If you want to reduce gasoline consumption or carbon emissions, should you use a tax or tradable rights? Martin Feldstein argues for tradable gasoline rights (TGR’s).

The government would decide how many gallons of gasoline should be consumed per year and would give out that total number of TGRs. In 2006, Americans will buy about 110 billion gallons of gasoline. To keep that total unchanged in 2007, the government would distribute 110 billion TGRs. To reduce total gasoline consumption by 5%, it would cut the number of TGRs to 104.5 billion.

William Nordhaus argues for a carbon tax.

if the curvature of the benefit function is small relative to the curvature of the cost function, then price-type regulation is more efficient; conversely, if the benefit functions are highly nonlinear while the cost functions are close to linear, then quantity-type regulation is more efficient.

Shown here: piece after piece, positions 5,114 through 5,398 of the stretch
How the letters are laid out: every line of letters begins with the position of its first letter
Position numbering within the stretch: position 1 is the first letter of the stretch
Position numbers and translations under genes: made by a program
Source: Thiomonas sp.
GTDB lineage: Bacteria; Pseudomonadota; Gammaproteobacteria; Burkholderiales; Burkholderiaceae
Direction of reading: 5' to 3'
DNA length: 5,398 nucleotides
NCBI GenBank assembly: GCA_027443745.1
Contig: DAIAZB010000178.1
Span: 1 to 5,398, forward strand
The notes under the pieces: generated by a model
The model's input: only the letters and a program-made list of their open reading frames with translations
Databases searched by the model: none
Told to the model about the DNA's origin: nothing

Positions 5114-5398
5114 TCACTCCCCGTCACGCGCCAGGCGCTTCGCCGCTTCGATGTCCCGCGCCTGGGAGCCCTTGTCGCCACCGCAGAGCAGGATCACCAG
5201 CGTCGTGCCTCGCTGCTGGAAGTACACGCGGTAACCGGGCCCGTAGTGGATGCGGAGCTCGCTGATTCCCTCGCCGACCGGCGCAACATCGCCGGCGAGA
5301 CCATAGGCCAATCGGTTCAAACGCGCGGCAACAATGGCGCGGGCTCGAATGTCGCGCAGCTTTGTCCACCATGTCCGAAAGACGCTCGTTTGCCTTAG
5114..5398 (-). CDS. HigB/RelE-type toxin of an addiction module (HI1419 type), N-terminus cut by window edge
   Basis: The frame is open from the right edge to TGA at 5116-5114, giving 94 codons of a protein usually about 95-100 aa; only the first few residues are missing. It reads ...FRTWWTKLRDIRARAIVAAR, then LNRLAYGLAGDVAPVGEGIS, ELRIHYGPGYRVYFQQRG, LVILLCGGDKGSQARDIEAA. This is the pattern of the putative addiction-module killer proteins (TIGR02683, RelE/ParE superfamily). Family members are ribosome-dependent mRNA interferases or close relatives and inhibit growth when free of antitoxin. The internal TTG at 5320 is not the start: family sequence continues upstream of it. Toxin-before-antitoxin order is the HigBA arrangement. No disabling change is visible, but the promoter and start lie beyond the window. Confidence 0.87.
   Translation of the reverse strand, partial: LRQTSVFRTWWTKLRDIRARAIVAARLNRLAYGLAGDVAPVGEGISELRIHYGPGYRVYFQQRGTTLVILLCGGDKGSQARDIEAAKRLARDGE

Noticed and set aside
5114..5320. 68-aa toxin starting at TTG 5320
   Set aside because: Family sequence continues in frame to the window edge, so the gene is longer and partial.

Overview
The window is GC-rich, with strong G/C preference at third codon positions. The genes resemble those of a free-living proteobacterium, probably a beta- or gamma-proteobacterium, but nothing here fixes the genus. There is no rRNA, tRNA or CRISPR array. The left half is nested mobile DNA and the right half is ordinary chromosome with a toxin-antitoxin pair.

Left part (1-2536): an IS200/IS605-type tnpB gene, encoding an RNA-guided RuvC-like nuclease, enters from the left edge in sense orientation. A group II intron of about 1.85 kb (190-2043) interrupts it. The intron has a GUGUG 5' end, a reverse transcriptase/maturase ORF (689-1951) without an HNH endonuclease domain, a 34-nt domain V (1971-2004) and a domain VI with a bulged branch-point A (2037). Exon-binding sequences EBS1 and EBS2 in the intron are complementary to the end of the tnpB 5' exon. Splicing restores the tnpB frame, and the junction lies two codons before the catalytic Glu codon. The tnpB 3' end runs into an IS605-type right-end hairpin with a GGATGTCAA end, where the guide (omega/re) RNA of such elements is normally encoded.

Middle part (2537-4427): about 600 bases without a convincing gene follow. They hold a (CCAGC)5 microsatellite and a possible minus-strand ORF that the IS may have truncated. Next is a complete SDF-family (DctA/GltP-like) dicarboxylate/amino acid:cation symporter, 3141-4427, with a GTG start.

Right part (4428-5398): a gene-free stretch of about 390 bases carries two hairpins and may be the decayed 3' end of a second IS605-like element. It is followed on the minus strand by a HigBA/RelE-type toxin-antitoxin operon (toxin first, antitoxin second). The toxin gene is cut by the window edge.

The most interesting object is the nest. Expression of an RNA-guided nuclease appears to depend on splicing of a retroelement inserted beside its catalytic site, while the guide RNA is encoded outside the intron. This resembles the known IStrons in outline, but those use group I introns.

While this issue has received little attention in the design of climate-change policies, the structure of the costs and damages in climate change gives a strong presumption to price-type approaches.

Feldstein’s article does not really specify a “benefit function” for curbing the use of gasoline. One gets the feeling that his main concern is to fend off fuel economy regulations, which are indeed exercises in moral vanity–they do little to reduce gasoline consumption but they do help to brand auto companies as villains.